Last week, two of our favourite Milanese design galleries decided to play a prank by switching their homes for a brief summer interlude. Luisa delle Piane, one of the city's most established gallerists, and Britt Moran and Emiliano Salci, the young bucks behind the buzzy Dimore Gallery, each cleared out their locations to make room for the other's trove of design booty.
'Luisa is someone we've known for 12 years and I love her to death,' explains Moran. 'Before we opened our own space, we'd always go to hers to source things for clients. Recently we were having conversations with her saying it would be nice if there were more collaborations between galleries in Milan. So finally we said, "let’s try it".'
Entitled 'Occupazione', the three-week long settlement kicked off with an all-night party at both galleries, during which a bus shuttled guests back and forth from Dimore's Brera space to that of delle Piane in Chinatown, to enjoy the festivities at both locations.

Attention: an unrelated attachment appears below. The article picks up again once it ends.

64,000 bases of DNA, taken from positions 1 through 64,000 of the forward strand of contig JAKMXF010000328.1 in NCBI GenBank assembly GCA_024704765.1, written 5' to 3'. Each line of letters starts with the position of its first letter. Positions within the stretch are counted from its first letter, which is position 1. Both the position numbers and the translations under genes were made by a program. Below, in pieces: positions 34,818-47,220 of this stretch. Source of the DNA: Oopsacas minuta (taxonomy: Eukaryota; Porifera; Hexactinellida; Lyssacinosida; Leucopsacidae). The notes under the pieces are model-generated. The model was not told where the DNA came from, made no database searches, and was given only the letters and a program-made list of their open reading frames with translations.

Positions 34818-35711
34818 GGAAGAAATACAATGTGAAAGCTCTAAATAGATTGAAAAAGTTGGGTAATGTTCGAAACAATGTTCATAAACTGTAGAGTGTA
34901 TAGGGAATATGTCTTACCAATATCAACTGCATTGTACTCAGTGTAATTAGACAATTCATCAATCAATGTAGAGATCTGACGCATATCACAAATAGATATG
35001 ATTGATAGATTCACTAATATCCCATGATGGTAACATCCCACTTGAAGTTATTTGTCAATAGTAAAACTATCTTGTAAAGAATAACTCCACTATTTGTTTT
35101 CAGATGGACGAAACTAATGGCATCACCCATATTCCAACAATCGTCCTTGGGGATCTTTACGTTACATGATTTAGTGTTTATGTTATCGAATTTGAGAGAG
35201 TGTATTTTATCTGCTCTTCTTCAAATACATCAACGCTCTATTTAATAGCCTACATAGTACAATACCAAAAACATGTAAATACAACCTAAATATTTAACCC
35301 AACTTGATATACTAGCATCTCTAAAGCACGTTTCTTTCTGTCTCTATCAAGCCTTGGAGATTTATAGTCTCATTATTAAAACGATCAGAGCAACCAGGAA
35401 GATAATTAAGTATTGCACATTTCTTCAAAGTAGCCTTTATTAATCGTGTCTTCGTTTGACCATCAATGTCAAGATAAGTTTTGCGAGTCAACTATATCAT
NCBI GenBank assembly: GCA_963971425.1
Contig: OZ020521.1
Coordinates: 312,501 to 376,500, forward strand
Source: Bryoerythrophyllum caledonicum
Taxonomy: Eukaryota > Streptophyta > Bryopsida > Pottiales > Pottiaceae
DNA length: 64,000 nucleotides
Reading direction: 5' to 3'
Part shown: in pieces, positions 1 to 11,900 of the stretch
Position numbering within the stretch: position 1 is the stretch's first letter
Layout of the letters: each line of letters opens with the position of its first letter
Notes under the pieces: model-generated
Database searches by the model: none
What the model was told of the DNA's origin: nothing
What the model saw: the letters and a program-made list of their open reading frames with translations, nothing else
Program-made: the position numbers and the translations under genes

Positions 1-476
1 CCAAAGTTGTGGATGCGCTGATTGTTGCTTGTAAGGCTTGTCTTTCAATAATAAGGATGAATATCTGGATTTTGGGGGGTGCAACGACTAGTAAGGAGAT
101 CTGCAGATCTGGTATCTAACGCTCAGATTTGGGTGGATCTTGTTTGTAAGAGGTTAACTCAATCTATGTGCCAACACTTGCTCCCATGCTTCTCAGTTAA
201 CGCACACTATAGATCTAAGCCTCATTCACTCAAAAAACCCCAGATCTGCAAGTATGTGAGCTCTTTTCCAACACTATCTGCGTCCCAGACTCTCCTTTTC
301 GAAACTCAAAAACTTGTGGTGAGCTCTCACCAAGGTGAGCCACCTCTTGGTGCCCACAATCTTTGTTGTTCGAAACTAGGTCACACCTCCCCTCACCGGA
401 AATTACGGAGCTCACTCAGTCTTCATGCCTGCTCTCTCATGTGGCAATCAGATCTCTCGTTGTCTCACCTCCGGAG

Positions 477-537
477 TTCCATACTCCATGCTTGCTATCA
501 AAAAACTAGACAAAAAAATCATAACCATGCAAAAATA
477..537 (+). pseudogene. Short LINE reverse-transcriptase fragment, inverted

Dimore brought a wealth of their designs to delle Piane's space, filling her neutral, raw-walled gallery with their own products; the work ranged from valuable mid-century gems like Giò Ponti sofas and arm chair sets from the Parco de Principi hotel, to Albini bookcases and new Dimore Studio designs such as screens made from metal and mirror, or their own custom-made fabrics.
'Her style is completely different from ours, but she has the most amazing eye,' Moran explains. 'She's much more artsy than we are. We're more decorative. It was nice to see our pieces somewhere else.'
Meanwhile, Dimore's cozy apartment-esque gallery was transformed into a home for delle Piane’s more conceptual design. Of the many rooms, one was dedicated to the work of Ettore Sottsass, while another featured a quirky seating installation by Italian artist Mario Ceroli.
A different DJ was stationed at each location: Nicola Guiducci at Luisa delle Piane’s gallery and Alex Carrara at Dimore’s both drew cool, arty crowds drinking icy beer and rocking out for hours.
'It was more a party than anything else,' Moran observes, with a chuckle. 'I hope it turns into a lucrative event, but if not that's ok too. It's always fun to think about these things and to experiment. I'd like to make it happen more often.'